Based on a true story, up and coming directors Yu-Chieh Cheng and Lekal Sumi weave a wonderfully shot story about aboriginal rights. When Panay, a college-educated single mother, returns to her home village to attend to her sick father, she discovers a plan to turn their lands into large resorts. Rekindling her love for her home, she works with the villagers to revive the village and save their lands.
In this kinetic horror/kung-fu mash-up, an innocuous-seeming dry cleaners fronts for a hitman-for-hire operation. When a nameless contract killer becomes haunted by his former targets, he enlists a psychic for help, but their quest to make peace with the past puts them at odds with his ruthless employer. Colorful and brimming with unforgettable characters, The Laundryman puts the stylish influences of Wong Kar-Wai on the spin cycle. (Chicago Film Festival)
A tale of home spanning decades in war and peace, filmed over five years, the documentary tells the story of “wansei”, or Japanese who were born in Taiwan during the colonial period. After WWII, they were forcibly deported back to Japan, despite having spent almost two decades of their life in Taiwan. Now, advanced in age and with children and grandchildren of their own, the wansei are returning to Taiwan once more. Intimate and moving, the documentary explores the power of memory, nostalgia, and the lasting place of home in our hearts.
An eccentric young girl has her dreams of traveling to America dashed after her grandmother takes a tumble down the stairs. Their desolate hot springs resort is left in her care, along with a debilitating debt. What’s more, a strange young foreigner stumbles upon the resort with limited funds and even more limited Chinese. Join these two in an unusual partnership as they try to keep the resort afloat, while discovering its hidden romantic secrets. Welcome to the Happy Days will invite you on the vacation of a lifetime with its comic book-style storytelling and vibrant colors of a pre-WWII resort.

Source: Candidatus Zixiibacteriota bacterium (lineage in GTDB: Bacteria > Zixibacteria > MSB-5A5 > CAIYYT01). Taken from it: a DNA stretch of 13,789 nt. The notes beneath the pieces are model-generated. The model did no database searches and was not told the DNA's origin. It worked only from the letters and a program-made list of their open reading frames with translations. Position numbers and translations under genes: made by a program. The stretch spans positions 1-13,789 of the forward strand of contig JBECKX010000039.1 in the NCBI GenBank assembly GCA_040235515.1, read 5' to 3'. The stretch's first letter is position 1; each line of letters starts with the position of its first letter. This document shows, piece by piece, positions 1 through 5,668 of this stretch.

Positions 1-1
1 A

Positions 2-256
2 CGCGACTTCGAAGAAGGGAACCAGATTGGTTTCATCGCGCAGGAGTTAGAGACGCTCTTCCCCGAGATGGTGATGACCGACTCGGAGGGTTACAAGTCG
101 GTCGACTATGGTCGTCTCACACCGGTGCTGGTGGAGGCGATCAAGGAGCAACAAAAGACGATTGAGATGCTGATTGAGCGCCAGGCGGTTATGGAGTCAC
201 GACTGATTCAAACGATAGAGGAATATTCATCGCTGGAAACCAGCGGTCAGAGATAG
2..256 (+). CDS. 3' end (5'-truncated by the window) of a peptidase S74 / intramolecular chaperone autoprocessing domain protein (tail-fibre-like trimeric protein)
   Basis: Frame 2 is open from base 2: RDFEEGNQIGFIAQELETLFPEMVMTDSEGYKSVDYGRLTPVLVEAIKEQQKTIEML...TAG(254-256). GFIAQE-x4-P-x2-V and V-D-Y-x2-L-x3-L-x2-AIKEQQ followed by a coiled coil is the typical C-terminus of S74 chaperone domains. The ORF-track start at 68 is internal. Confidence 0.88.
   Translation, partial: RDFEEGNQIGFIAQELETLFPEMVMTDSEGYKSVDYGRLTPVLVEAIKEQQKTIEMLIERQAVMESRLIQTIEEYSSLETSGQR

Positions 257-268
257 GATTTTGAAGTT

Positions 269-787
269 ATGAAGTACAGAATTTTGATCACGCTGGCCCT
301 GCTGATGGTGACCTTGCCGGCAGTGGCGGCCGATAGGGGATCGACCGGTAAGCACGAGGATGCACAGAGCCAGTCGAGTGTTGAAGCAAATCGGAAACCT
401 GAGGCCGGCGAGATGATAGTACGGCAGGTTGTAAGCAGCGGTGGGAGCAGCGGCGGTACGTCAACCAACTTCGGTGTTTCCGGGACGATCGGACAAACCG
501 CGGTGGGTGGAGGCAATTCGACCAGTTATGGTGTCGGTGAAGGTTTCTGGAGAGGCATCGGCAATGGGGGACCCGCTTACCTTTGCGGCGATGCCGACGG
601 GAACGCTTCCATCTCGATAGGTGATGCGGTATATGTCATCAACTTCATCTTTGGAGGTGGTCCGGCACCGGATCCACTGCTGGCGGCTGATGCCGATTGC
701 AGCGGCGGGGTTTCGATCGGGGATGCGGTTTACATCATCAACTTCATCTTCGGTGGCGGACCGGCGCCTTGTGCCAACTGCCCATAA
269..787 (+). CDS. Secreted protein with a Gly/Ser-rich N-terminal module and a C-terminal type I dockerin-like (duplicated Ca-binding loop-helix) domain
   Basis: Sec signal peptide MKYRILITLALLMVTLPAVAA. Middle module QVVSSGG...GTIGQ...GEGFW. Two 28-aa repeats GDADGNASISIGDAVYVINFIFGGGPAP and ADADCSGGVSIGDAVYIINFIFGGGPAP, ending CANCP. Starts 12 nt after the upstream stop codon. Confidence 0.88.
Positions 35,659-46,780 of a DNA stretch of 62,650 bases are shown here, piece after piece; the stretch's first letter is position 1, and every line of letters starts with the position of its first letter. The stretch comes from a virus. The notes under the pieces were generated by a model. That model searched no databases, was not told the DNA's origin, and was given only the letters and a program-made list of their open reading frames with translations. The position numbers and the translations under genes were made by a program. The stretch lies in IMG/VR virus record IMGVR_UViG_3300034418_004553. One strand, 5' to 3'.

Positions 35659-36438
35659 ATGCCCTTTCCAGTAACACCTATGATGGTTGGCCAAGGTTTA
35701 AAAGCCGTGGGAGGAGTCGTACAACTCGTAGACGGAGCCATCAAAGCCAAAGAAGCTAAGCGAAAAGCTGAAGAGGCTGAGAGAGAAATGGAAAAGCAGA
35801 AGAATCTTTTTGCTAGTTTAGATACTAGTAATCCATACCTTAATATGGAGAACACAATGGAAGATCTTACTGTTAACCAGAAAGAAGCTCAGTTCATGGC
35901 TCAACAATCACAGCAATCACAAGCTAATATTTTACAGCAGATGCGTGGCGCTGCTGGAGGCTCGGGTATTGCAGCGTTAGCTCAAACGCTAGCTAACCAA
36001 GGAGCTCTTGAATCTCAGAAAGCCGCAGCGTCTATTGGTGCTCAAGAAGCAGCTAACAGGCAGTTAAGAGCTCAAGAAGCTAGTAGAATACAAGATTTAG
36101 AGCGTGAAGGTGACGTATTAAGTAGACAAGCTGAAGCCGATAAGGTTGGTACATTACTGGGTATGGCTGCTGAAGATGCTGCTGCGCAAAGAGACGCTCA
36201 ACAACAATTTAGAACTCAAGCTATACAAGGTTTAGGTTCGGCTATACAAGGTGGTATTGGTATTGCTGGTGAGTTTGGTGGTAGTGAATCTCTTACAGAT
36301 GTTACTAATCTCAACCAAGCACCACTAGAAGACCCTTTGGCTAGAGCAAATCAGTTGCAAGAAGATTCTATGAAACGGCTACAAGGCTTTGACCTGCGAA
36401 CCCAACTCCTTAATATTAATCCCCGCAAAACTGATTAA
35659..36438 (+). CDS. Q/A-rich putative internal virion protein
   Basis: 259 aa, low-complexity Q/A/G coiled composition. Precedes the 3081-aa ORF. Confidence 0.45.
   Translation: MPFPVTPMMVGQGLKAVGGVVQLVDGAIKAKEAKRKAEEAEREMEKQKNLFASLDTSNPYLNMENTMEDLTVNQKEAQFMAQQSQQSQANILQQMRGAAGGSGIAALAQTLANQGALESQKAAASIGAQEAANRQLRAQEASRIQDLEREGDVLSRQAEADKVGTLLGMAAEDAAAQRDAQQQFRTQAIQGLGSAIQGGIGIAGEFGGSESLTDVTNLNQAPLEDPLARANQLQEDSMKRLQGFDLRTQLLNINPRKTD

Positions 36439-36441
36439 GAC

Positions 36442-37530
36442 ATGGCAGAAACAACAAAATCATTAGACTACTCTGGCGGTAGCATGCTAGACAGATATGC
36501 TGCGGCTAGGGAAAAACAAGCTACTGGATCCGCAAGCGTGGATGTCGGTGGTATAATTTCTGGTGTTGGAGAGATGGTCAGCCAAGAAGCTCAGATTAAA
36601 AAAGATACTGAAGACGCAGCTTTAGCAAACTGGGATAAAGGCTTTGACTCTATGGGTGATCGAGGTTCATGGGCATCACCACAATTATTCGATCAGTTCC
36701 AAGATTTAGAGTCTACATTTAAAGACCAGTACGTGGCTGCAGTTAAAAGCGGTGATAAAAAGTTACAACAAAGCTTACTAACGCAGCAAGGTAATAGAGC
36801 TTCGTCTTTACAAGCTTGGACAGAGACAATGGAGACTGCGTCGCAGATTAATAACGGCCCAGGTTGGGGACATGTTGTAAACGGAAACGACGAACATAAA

Once upon a time Italian director Matteo Garrone (Gomorrah) decided to film a trio of medieval fairytales with the gusto and lustre of a modern day Fellini, and an international cast including Salma Hayek, John C Reilly, Vincent Cassel and Toby Jones. The results were ravishing, gleefully mischevious, and definitely not for kids…
It’s been too long since Tarantino made a twisty, chronology-challenging crime movie, so Dennis Hauck has made one for him: Too Late is a jazzy film noir-throwback set in contemporary LA, with the terrific John Hawkes as a private eye sucked into a very personal murder investigation… A cinemphiliac’s dream, shot in long, labyrinthine takes and released exclusively on 35mm, the artfully-structured Too Late plays knowing riffs on mystery movie tropes and finds room for genre favourites like Joanna Cassidy (Blade Runner), Natalie Zea (Justified), Robert Forster (Jackie Brown) and Sydney Tamiia Poitier (Deathproof).